“Ohhh right, well I’m free all day so, yeah, I can meet with you this afternoon if you like.”

“That’s wonderful, yes yes, tell me, do you know the cafe on Mitchell Street, just up from the laundrette on the corner of 4th?”

“Well sure Mister, I’m standing in it right now.”

“You are! Ohh how delightful! Yes yes yes, I wonder, yes, perhaps I could pop over now and have a chat with you? Would that be acceptable? I realise it’s very short notice but time is always of the essence, isn’t it Mr. … Mr…??”

“Finch, Alan Finch.”

“Excellent, Mr. Finch, so if I could trouble you to order me a coffee, black, no sugar, I’ll be over presently to have a little chat. Yes yes this could work out quite well I think”

“Sure thing, you want anything else with that?”

His question echoes down the line and the dial tone confirms the reply.

He hangs up and as he walks back to his seat he realises that he doesn’t know who he is meeting, or what he looks like. He turns to eye the street outside, looking for… well he doesn’t know who but he looks anyway.

The waitress idles over and he turns and orders two black coffees. As she leaves she glances down at the paper, the advert circled prominently and as the hint of a smile starts creeping across her face, turns to fetch his coffee.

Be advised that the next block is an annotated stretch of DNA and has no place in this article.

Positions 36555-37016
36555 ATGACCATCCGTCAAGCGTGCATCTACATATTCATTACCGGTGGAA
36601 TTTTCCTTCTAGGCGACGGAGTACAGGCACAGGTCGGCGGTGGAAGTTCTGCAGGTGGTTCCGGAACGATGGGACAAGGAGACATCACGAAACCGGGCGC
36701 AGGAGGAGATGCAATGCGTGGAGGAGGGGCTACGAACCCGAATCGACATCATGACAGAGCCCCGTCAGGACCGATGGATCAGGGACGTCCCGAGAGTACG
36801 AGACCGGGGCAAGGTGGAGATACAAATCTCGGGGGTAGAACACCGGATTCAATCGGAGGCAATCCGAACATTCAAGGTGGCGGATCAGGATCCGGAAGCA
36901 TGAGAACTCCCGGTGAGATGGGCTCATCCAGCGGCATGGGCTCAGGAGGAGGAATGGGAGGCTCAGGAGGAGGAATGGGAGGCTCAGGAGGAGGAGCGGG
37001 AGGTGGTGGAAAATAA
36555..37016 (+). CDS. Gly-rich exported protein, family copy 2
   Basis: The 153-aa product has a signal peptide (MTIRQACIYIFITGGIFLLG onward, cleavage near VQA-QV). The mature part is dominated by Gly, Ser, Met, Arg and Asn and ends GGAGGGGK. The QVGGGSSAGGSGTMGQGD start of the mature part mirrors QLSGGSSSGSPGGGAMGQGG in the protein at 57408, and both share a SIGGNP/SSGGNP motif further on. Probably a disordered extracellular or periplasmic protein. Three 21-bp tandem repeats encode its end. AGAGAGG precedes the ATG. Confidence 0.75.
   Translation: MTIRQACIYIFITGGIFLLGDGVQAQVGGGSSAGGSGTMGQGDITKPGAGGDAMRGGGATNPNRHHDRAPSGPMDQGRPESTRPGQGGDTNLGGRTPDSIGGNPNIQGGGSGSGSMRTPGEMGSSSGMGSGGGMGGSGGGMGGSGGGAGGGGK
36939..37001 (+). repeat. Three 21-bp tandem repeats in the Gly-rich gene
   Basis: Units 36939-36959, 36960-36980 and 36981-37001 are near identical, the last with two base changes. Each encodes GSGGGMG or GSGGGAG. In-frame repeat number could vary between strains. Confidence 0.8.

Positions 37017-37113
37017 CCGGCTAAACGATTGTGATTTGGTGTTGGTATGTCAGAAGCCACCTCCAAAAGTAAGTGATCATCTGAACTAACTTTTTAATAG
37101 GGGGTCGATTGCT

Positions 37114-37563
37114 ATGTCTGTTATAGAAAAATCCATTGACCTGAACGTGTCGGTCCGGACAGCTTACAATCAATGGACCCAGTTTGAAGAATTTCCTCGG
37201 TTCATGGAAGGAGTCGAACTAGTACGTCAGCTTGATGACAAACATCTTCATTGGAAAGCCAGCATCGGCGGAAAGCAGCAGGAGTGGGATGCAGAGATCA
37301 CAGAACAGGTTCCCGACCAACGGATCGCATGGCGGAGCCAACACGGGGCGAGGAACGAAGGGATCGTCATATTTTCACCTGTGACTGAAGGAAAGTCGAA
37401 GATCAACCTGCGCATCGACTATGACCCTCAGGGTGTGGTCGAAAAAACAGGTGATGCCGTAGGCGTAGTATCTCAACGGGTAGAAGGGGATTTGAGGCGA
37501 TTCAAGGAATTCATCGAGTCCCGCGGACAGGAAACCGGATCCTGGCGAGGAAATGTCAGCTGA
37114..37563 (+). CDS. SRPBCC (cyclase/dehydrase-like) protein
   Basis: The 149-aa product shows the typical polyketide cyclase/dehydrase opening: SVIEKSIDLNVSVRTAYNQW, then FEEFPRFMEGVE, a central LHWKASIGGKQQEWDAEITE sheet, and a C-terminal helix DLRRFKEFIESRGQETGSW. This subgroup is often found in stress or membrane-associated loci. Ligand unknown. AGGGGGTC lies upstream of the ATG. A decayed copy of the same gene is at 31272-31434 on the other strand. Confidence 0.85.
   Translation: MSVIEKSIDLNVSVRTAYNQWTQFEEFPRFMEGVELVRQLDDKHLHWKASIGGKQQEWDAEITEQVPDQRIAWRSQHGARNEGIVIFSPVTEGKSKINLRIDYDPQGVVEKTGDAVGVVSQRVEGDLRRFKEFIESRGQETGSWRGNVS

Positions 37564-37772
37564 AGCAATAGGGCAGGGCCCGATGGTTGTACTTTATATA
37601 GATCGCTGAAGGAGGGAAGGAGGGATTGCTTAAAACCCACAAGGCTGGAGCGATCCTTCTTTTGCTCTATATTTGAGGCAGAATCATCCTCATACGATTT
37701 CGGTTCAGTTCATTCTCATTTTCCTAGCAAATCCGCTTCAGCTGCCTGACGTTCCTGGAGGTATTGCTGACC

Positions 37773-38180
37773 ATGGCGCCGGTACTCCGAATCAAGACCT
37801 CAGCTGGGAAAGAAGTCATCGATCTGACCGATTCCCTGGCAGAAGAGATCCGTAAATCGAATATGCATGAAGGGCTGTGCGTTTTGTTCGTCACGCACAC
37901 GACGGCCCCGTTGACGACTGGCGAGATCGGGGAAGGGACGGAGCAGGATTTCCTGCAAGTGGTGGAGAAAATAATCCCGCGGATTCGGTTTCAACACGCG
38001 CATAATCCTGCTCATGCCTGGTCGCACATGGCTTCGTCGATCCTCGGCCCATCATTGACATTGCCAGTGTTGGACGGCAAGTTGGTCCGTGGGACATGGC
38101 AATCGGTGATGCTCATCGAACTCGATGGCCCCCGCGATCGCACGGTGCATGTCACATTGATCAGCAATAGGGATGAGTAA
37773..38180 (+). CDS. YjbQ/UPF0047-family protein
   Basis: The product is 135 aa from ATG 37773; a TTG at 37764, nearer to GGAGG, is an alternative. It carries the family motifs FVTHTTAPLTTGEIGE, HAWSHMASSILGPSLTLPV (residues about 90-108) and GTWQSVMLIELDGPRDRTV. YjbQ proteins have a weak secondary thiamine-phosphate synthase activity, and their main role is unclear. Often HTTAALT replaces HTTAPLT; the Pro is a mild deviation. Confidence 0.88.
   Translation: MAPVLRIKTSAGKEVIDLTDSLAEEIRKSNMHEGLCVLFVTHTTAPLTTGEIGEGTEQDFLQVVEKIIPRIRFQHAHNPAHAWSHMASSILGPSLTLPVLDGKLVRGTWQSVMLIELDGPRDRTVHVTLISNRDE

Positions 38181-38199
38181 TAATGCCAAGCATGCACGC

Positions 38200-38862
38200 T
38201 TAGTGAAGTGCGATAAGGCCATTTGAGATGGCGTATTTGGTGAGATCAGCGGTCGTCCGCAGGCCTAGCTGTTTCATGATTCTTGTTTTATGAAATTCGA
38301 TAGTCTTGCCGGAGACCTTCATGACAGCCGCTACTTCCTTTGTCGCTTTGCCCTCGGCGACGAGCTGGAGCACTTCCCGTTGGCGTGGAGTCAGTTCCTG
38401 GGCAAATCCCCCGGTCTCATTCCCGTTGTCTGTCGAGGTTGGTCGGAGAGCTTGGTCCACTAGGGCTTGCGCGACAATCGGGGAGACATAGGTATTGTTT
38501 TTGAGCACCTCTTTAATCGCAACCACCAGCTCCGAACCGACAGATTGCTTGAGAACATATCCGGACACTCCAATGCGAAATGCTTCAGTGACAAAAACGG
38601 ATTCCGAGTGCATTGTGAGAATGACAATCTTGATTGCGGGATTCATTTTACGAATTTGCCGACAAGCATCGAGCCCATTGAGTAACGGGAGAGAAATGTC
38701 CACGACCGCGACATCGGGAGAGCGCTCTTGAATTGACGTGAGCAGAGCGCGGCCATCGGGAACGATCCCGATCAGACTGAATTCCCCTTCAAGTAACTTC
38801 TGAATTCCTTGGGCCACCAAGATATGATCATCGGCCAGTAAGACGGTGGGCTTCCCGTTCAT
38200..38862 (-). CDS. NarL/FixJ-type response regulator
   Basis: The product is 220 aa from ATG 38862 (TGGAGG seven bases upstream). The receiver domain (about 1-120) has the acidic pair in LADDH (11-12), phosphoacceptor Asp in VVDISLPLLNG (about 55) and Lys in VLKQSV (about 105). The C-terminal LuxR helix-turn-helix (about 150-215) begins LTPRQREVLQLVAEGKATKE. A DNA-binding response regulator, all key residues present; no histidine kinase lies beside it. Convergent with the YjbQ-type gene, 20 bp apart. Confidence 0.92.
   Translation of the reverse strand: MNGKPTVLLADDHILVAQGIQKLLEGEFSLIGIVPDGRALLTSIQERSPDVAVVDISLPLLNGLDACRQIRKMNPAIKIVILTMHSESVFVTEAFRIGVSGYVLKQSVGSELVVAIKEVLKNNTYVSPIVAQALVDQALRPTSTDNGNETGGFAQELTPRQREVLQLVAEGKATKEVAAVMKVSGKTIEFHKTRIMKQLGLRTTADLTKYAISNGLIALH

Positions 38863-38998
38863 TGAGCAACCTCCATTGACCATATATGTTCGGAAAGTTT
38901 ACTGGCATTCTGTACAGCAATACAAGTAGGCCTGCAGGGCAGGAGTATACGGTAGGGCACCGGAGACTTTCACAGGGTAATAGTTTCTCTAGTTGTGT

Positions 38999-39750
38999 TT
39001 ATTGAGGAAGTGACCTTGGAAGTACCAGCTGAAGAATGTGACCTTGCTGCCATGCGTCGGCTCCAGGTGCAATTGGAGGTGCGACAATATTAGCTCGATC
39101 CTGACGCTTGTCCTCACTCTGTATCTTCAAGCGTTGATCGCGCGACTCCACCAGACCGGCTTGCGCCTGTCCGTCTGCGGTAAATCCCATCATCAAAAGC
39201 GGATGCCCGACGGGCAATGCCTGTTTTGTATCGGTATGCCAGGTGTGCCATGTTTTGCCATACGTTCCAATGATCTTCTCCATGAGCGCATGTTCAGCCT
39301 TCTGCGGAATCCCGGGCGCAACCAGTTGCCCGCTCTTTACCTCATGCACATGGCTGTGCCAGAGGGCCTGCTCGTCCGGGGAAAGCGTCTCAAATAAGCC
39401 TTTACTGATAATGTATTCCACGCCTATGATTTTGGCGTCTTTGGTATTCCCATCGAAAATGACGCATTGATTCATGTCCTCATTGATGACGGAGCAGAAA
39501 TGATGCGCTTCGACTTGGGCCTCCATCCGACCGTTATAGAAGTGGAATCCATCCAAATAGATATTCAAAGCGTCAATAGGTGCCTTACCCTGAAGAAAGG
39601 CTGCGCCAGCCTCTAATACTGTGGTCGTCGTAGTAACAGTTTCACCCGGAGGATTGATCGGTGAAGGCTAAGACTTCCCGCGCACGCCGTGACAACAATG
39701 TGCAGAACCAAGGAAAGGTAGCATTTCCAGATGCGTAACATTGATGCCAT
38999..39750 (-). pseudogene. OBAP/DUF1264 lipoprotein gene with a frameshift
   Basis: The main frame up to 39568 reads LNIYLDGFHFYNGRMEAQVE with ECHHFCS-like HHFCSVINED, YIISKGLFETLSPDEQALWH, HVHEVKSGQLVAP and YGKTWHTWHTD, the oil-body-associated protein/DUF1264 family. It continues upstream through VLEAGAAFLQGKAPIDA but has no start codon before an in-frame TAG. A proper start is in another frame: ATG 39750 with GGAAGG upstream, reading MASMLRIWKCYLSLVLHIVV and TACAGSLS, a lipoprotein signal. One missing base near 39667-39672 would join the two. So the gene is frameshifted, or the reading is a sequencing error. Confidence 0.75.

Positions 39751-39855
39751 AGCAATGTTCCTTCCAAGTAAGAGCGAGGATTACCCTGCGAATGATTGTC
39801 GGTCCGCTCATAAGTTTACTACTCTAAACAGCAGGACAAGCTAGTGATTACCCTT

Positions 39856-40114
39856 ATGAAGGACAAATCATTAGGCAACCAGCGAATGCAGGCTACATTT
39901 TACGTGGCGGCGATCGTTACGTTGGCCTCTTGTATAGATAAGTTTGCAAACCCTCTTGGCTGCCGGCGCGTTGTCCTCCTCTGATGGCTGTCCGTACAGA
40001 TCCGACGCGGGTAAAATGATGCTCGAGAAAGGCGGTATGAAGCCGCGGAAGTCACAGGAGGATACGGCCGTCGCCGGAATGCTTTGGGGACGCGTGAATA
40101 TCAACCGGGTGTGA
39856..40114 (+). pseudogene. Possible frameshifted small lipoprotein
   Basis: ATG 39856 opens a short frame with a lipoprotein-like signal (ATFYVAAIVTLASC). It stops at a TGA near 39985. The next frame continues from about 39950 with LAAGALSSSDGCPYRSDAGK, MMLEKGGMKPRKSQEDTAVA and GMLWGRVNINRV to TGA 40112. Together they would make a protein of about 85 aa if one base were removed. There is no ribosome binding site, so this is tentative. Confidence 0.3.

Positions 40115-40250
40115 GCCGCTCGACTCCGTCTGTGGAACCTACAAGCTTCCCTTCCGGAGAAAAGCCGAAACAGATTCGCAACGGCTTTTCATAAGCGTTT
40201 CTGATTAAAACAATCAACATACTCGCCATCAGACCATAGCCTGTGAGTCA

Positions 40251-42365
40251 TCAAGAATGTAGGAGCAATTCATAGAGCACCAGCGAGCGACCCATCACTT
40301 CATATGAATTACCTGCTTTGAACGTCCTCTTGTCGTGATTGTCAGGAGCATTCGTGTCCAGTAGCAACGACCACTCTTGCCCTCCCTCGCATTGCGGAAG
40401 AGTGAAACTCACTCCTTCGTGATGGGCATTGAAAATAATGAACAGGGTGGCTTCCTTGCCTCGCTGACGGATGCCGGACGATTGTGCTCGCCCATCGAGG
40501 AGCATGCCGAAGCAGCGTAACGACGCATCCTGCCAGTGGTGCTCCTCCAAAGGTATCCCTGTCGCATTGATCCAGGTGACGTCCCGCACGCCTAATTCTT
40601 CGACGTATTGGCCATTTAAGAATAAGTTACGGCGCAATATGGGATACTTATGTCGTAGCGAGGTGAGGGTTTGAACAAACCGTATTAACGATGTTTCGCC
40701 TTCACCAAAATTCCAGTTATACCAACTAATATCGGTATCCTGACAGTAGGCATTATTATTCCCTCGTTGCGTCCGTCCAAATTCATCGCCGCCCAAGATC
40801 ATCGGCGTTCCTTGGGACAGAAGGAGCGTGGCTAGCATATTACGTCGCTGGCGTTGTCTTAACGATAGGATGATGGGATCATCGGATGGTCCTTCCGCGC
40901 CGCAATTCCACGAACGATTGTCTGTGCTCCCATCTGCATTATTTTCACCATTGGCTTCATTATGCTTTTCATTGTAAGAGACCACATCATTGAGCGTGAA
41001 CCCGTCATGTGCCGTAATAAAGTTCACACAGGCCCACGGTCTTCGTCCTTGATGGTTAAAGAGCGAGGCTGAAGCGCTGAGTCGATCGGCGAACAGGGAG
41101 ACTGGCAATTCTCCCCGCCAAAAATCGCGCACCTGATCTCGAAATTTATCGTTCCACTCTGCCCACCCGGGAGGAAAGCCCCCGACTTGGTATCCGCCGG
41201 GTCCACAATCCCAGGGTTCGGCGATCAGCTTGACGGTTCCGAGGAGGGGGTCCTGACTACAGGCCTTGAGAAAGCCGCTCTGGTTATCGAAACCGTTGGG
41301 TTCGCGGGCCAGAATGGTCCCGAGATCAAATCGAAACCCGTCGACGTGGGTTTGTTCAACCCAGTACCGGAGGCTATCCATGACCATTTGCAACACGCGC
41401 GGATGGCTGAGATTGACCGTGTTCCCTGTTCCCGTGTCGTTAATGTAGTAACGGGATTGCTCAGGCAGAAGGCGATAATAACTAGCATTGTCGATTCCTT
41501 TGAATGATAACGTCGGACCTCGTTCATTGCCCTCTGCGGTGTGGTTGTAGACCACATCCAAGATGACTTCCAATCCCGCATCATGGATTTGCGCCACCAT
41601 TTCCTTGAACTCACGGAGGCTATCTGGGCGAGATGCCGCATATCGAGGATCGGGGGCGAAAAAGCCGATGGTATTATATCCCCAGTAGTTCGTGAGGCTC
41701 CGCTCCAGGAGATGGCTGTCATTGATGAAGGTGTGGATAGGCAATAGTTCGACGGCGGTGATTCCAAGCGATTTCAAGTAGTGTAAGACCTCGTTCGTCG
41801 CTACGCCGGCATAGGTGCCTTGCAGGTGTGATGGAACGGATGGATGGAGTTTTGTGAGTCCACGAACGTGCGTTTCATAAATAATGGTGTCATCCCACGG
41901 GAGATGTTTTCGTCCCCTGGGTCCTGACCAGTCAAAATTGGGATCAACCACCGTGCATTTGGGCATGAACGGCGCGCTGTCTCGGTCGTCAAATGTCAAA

He is still staring out of the window when a voice interrupts him.

‘Mr. Finch, Mr. Alan Finch?’

Startled he turns, his elbow catches his empty coffee mug and sends it hurtling towards the floor. The man standing there deftly reaches out and plucks it from the air, then places it firmly down on table.

‘Wow, Mister, good catch!’ he says, only now looking up and into the face of who he presumes is the man he spoke to on the phone mere moments ago.

‘Yes yes, I suppose it was, just a reaction thing I guess, always been quite good at that kind of thing. Do you mind if I sit down?’

As he sits he draws a business card from his pocket, holding it out with long powerful looking fingers, ‘My name is Bachman, Richard Bachman, thank you so very much for meeting me at such short notice’.

The business card has the same name on it, with the same phone number listed for the advert. Nothing else.

He takes the business card, flips it over and back again, looking for some sort of clue of what this might be about. He is just about to ask that very question when the waitress arrives, steam billowing from white china mugs. She plonks them down on the table, and in a flat drawl tells them to enjoy their beverages.